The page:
If you explain what you are trying to figure out, most people will be happy to tell you their experience in growing forages in your area.
If you are having trouble finding this information, look at your state agronomy guide.
The Ohio Agronomy Guide will give you an idea of what you are looking for.
Sadly, these publications always push grain cropping, but just ignore that stuff and head to the grazing and forage production section.
It will have a section on grazing equivalents (based on animal units), which will show cows per acre based on weight. Usually it lists out sheep, as well.
If you can’t find the animal units, look for the hay production per acre. Go with a common grass for your area, or something like a mixed grass hay.
Another possible source of forage production information in your area is the FSA (Farm Service Agency) office and the local Extension (4-H) office.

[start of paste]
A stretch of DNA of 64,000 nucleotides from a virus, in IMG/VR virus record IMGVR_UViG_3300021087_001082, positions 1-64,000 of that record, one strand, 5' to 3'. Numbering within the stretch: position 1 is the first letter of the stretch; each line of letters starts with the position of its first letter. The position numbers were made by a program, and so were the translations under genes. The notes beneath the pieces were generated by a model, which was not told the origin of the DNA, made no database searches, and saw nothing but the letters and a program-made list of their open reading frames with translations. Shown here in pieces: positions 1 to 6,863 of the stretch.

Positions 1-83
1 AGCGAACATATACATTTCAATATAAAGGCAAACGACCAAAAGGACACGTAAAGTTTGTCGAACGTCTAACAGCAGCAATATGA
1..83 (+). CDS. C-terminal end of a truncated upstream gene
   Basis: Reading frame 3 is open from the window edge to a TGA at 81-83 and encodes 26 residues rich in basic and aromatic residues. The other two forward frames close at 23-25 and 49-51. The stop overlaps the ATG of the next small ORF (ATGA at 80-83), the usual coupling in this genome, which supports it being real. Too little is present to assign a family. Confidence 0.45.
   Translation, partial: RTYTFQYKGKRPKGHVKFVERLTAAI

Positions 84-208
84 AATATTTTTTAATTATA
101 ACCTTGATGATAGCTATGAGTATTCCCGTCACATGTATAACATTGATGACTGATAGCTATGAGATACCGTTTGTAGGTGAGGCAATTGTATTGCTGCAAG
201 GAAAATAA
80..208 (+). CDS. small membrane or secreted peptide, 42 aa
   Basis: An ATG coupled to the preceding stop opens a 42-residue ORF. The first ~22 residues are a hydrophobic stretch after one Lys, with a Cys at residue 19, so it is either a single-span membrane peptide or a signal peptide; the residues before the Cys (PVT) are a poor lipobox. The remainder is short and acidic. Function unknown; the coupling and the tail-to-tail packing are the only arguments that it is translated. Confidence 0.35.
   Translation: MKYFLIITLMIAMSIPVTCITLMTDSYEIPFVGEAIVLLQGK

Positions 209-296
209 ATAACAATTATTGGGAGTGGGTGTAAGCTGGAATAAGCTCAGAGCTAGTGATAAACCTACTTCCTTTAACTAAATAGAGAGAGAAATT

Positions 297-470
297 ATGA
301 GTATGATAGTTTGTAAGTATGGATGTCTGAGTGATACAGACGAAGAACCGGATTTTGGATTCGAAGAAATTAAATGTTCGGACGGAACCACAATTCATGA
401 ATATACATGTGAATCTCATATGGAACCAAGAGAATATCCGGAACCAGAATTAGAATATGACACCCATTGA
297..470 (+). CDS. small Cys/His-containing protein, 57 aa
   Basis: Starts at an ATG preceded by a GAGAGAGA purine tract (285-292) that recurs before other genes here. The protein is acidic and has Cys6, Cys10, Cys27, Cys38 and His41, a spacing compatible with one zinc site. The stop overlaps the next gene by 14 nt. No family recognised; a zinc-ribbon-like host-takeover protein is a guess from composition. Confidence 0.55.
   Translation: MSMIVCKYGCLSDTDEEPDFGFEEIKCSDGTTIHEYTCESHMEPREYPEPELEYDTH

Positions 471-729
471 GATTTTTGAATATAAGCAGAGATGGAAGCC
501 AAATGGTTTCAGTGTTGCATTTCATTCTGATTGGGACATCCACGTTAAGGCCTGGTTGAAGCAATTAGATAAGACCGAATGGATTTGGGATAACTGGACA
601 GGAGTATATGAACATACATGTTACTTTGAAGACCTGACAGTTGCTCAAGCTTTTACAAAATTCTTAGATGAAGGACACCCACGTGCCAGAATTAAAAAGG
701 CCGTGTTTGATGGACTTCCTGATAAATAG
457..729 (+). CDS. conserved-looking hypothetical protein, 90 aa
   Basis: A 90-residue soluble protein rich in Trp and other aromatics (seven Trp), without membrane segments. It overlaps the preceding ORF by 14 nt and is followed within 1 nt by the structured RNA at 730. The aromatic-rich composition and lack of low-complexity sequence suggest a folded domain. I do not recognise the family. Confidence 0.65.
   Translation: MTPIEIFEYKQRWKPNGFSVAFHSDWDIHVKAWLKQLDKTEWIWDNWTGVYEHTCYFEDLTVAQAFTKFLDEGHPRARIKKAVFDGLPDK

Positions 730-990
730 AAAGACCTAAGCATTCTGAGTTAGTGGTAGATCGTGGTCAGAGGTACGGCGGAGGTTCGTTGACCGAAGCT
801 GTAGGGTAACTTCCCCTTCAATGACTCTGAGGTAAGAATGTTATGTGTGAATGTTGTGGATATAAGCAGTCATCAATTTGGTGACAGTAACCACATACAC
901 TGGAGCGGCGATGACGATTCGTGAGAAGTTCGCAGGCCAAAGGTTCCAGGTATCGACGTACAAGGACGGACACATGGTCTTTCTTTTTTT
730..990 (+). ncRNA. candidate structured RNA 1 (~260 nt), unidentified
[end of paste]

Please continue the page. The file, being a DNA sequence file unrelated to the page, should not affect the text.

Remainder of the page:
These are government funded offices with the purpose of promoting agriculture. Your taxes are paying for these services, use them.
Know the length of the grazing season for your flock
|Sheep on grass during |
grazing season only
(hay in winter)
|6 months grazing|
6 months hay feeding
|High: 9.1 |
|7 months grazing|
5 months hay feeding
|8 months grazing|
4 months hay feeding
The length of the grazing season for your area will, change from year to year, but there will be a normal starting point.
We are in North Central Ohio, and we hope for an 8 month grazing season, from April 1st through December 1st. This is best case scenario, I’ll admit.
Some years there is a slow start to spring or an early snow, but 8 months is what we are shooting for.
We go with when the grass starts to green up, which is normally April. Hopefully early April!
The end of the grazing season depends upon the year, as well.
Think about the months of the year when you need to mow your lawn, that’s basically your grazing season.